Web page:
Despite the world's generally positive currency experience in the wake of Mexico's devaluation, the brief for "flexible"--meaning unpredictable and usually weak--exchange rates is still alive in parts of Washington, Cambridge, and lately Paris with calls for a weaker franc.

American academics extol the theoretical benefits that Brazil, Argentina, and even Mexico could reap from weakening their currencies. This "helpful" advice helps keep interest rates in those countries higher and growth slower than would otherwise be achieved. Fortunately, governments have shown resourcefulness in countering the devaluationists. Brazil's response to MIT economist Rudiger Dornbusch's recent call for a devaluation was a resounding raspberry and a nationalistic uproar in favor of currency stability, while Mexico has built confidence in the peso by setting realistic financial goals and exceeding them.

In light of all the evidence against currency manipulation as an effective economic policy tool, it's surprising that advocates of these policies continue to receive uncritical or even favorable treatment in the press. Likewise, case studies and economic theories that contradict supporters of devaluation and currency instability have been systematically obscured by the media. The post-war granddaddy of devaluations was the U.S. itself in its 1971 departure from the gold standard. Overnight, the value of the dollar fell by two-thirds against gold. In the ensuing years, it fell temporarily to one-tenth of its original value against gold, oil, and real estate--nearly five times the severity of Mexico's recent devaluation--resulting in a decade of inflation, recession, and oil shocks.

Another often overlooked case is Japan's harmful currency appreciation from 1990 through 1995. Though defended as a necessary response to the 1980s real estate bubble and Japan's trade surplus, the government's pursuit of a monetary policy that doubled the value of the currency against gold, the dollar, and the value of local real estate and equities has created an overhang of idle capacity, excess savings, and undercollateralized bank loans which will take years to work out.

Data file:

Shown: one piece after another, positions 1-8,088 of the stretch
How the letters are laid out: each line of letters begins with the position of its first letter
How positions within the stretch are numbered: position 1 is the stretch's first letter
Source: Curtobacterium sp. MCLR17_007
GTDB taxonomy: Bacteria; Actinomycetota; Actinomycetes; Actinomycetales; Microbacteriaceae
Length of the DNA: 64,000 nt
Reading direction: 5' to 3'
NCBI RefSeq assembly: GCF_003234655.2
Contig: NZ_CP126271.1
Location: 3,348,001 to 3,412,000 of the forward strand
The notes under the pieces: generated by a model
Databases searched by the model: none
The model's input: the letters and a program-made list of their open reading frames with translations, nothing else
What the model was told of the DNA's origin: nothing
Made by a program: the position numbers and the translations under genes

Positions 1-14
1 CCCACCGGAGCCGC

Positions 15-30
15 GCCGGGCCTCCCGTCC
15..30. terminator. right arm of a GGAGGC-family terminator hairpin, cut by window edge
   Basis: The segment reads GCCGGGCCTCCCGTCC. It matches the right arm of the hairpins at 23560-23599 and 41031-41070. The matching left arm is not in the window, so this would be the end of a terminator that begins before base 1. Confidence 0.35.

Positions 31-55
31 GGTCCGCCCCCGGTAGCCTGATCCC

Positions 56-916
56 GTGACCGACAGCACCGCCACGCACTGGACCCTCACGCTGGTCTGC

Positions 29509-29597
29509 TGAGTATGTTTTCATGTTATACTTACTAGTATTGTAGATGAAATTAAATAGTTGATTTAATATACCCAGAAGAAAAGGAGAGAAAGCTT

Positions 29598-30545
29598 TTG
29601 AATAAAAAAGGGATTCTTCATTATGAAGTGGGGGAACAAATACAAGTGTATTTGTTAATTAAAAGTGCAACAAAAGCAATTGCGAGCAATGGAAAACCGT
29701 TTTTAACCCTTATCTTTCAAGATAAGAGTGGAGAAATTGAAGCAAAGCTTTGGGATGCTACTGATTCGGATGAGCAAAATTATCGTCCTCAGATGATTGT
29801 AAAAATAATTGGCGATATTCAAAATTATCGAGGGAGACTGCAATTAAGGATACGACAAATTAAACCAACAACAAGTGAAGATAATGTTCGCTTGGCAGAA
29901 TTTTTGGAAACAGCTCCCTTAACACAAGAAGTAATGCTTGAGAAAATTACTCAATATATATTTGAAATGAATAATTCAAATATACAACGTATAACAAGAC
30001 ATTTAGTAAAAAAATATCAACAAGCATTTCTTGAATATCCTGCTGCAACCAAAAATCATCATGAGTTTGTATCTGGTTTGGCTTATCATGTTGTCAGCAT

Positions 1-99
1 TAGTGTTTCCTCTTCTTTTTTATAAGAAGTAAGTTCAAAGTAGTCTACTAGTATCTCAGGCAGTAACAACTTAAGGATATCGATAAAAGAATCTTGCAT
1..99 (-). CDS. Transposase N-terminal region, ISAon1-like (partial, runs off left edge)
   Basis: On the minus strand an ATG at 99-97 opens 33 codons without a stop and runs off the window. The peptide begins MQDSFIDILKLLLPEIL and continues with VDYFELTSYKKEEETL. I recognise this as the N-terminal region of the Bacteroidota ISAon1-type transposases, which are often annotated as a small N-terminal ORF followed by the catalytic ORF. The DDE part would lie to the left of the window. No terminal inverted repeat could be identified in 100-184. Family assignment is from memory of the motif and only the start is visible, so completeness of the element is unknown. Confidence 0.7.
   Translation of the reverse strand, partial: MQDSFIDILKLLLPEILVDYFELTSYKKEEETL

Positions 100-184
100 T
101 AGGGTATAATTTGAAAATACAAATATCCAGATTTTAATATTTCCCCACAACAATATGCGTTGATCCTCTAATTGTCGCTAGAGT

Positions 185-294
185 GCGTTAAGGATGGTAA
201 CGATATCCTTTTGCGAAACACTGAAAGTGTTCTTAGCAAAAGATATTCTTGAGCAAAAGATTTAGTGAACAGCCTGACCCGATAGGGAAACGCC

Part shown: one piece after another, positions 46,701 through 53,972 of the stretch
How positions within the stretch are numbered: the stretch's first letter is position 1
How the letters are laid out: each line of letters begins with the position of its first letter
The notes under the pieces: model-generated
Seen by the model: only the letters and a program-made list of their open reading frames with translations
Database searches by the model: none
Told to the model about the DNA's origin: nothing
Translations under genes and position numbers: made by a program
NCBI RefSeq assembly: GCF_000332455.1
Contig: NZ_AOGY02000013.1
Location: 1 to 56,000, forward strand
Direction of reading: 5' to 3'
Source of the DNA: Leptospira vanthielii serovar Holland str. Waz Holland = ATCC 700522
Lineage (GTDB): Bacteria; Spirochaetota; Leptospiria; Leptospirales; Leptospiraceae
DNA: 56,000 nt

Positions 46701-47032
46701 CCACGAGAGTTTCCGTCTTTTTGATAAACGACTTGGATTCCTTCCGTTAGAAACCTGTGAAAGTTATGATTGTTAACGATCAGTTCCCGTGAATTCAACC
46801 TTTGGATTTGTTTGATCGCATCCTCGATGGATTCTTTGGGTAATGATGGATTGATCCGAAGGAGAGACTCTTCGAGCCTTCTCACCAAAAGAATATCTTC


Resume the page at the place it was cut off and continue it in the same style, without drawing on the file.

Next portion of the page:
Vital Current Account Deficits

Two negative effects from the post-1994 introspection on exchange rates have been an aversion to current account deficits and an unnecessary buildup in international reserves. Current account deficits reflect capital inflows to a country, and as frequently signify useful investment as profligacy. In particular current account deficits are as vital for growing countries as financial leverage is for a growing company. High levels of international reserves have several negative aspects, including the opportunity cost of carrying them versus reducing government debt, the risk that a routine loss in reserves might trigger a negative shift in sentiment toward a country, and the heavy and increasing reliance on U.S. Treasury securities as the store of value for international reserves.

More good may yet come from Mexico's difficult experience. In Southeast Asia, central bankers have begun meeting periodically to share ideas and create a support network. Think of the positive effect on world sentiment and local financial markets if Latin American countries met in a similar way to declare the age of inflation and currency weakness over. The International Monetary Fund has periodically considered programs based on stable currencies, creating hope that Turkey or Russia might one day emerge from their downward currency spirals. A simple step in the world's march away from devaluationism would be for central banks to follow Mexico's 1996 example and use their exchange rate as a fundamental barometer of monetary policy. At stake in this debate in coming years is economic growth, the role of government in the economy, and perhaps even the stability of the world financial system.

Mr. Malpass is director for international economics at Bear Stearns & Co. in New York.